Author: Daniel A. Lublin
Reasons for dismissal must be honest
“Every man has his fault, and honesty is his.” – William Shakespeare
In the often twisted world of Canadian workplace law, both employers and employees tend to exaggerate facts in an effort to improve their own cases. Whether it’s a deliberate strategy or a simple white lie, our courts are increasingly signalling their disdain when stories without the conviction of truth find their way to trial. A recent decision from British Columbia reminds us all that honesty remains the best policy.
About halfway through his apprenticeship as a repairman at Dams Ford Lincoln Sales Ltd. in Surrey, British Columbia, Tyler Marchen was given an envelope with two weeks’ pay and his record of employment stating that he had been dismissed, and told to leave. When he asked why he was being fired, he was told that it was not up for discussion and that he was no longer welcome on the property.
After Marchen’s dismissal, Dams made several comments suggesting that he was fired due to a police matter. Although Marchen was viewed as a good employee, his brother (who was also an employee at Dams) had been implicated in some thefts from the dealership. When a government employee called to request the reasons for Marchen’s dismissal in order to qualify him for employment insurance, she was told it was due to a police issue and they couldn’t risk keeping him on.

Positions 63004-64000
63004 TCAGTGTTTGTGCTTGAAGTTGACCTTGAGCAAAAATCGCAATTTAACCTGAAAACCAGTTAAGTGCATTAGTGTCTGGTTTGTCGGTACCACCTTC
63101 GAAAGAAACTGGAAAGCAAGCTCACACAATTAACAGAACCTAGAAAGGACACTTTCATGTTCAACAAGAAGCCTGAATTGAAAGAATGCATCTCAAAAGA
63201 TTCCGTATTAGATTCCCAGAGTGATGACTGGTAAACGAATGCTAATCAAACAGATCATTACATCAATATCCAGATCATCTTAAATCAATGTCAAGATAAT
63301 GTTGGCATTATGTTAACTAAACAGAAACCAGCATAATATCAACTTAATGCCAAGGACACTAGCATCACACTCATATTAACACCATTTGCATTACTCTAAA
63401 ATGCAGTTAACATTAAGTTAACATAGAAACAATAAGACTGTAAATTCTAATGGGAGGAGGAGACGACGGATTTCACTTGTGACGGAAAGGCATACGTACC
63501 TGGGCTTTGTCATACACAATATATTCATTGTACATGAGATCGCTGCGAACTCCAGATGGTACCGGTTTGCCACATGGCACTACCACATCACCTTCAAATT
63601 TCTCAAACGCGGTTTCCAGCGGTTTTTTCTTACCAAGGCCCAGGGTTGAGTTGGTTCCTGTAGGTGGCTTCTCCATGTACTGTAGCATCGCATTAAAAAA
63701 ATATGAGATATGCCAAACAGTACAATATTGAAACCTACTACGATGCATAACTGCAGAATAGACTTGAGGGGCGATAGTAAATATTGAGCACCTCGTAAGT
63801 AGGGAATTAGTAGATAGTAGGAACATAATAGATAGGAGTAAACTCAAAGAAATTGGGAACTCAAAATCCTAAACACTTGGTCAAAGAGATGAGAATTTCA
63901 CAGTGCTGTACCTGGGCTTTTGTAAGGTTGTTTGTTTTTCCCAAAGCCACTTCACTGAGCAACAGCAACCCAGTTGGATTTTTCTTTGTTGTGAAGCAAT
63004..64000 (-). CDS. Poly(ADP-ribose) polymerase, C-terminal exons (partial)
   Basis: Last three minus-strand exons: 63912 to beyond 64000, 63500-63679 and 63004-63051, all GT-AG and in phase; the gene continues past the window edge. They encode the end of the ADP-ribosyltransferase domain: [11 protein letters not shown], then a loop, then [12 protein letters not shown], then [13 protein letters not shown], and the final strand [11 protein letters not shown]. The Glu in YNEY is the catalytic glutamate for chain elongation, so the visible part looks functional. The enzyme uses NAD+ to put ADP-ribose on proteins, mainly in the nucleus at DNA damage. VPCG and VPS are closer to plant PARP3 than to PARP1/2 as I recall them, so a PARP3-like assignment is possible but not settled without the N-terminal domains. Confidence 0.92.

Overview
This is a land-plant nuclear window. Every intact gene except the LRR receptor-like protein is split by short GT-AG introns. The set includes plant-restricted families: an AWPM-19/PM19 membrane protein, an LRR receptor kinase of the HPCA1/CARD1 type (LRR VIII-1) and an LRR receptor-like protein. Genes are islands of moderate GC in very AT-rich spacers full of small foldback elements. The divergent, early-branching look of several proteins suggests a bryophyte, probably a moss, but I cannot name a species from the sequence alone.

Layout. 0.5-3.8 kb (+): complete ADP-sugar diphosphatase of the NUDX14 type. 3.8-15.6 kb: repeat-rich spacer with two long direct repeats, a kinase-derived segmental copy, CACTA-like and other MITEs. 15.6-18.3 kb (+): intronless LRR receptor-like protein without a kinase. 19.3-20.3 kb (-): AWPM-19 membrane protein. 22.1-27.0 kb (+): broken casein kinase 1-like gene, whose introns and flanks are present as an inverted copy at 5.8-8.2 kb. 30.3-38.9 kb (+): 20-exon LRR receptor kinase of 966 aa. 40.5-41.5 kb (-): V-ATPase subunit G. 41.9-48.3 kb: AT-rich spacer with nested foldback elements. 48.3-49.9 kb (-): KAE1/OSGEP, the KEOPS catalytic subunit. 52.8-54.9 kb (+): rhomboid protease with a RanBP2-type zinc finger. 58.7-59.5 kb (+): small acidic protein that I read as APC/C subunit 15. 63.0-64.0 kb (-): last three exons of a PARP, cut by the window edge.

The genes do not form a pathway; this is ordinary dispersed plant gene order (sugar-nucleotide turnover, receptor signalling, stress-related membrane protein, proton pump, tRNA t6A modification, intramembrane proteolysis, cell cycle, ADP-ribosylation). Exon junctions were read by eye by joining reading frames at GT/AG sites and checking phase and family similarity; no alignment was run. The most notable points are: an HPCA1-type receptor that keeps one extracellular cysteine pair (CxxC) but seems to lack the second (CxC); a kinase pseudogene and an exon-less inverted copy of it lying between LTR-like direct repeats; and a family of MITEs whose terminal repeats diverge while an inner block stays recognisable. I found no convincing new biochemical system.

As Marchen and Dams had a fixed-term agreement for the duration of his apprenticeship, Marchen promptly sued Dams, claiming that he was entitled to the value of the remaining term of the contract. As soon as Marchen started his legal action, Dams changed its story. It called the employment insurance office and told it that, despite an investigation into Marchen’s brother, it had actually fired Marchen because it had downsized its body shop.
At trial, Dams’ witnesses denied that Marchen was fired because of his brother’s potential theft but maintained its story that there had simply been a lack of work. Judge Richard Goepel wasn’t convinced. He found that Marchen was dismissed because of Dams’ unfounded suspicion that he was involved in his brother’s potential theft and that it had deliberately attempted to mislead the court as to its true motives.
Dams’ decision to mislead the court turned a seemingly routine case for wrongful dismissal into a legal nightmare. Marchen was awarded over $18,000 in lost wages, another $25,000 for loss of training and status, $100,000 in punitive damages and most of his legal fees, usually awarded only in extraordinary circumstances.